I hope that you are managing to resist those now ever-present cabin fever urges and are keeping safe and well as Covid-19 stretches its presence amongst us.
A couple of weeks ago, we discussed whether our perceptions are real or whether it is only our experience of those perceptions that are real (and only to us). Coincidentally, over the last few weeks an (almost follow-up) question has emerged in several of my coaching sessions, namely whether we are dealing with the real issue. Over the years I have realised that many of our dilemmas arise because we don’t look deep enough – we often go with the first reasonable explanation of the issue or challenge we are experiencing; that is, we tell ourselves a story about what is happening.
There are at least two consequences to this approach. One is that we hit it lucky and the story is accurate. However, all too often we think we have the right story but it is not the right one because, for example, the problem persists. Moreover, the problem persists because we are not dealing with the real issue. We may be dealing with a symptom of the real issue and so each time we treat the symptom, it comes up somewhere else in the same or different form. For whatever reason, we don’t go deep enough into the issue.
Contrary to Einstein’s warning that we can’t solve a problem with the same thinking that caused it, we use the same thinking that caused the problem in the first place! Again and again! And we keep bumping our heads – and wondering why!
So, I guess lesson number one is, if your problem persists, or if you go around in circles trying to resolve it, broaden your perspective, come at it from different angles.
Lesson number two, for me, is to be brutally honest with ourselves. I believe it is far easier for me to be honest with others than it is for me to be honest with myself. For example, how many hours have I spent in my lifetime rationalising myself in or out of ideas or thoughts I had? Most of my clients report the same challenge.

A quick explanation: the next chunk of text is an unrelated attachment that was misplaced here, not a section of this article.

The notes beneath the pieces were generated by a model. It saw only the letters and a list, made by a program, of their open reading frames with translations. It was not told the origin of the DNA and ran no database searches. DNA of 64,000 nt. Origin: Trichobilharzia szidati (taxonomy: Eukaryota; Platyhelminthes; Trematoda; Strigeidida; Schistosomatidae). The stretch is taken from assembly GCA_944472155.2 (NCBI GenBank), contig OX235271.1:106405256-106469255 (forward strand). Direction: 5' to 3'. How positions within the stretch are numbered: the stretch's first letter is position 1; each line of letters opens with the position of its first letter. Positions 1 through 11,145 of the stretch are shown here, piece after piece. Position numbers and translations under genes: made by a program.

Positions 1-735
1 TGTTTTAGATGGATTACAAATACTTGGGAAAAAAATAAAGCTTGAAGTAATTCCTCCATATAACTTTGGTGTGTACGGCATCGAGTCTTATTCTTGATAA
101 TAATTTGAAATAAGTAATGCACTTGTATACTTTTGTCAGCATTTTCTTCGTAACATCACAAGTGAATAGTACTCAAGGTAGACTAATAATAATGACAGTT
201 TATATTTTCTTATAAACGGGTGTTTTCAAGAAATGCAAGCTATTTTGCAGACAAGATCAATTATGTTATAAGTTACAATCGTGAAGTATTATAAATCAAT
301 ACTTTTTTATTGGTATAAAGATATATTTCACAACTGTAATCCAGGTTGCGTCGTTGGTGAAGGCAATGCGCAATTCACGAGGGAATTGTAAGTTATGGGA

Leading on from that is that, in addition to self-honesty, we need to raise our self-awareness especially around patterns of behaviour or thinking that we have, but perhaps avoid or are blind to, and things we resist. The real issue often lurks here (Lesson number three).
A fourth lesson has at its route a comment made by Reg Reynolds, a well-known and experienced South African coach, way back in 2001. I hope Reg won’t mind me quoting him but his message has served me really well in my coaching over the years. Reg said:
“It’s never about time management!”
In saying so, he was using time management as a metaphor for any issue that comes up. It is seldom about the story we give. There is something under the noise (in this case, the noise we make is about time management) that blocks us from finding a proper and sustainable solution. Often it’s avoidance of going deeper – “just give me a few time management skills and that will do the trick!”. Of course, if we don’t consider what it is that stops us from managing our time (or whatever our surface issue is), what is below the surface, no amount of skills will help.
This reminds me of an illustrative Zen tale I quoted in my first book, Management by Coaching – 7 Basic Keys: A woman noticed a disturbing bump under a rug. She tried to smooth out the rug by hitting the bump with a broom, but every time she did so, the bump reappeared. In utter frustration, she finally lifted the rug and, to her great surprise, out slid an angry snake.
Okay, lesson number five, always check under the rug!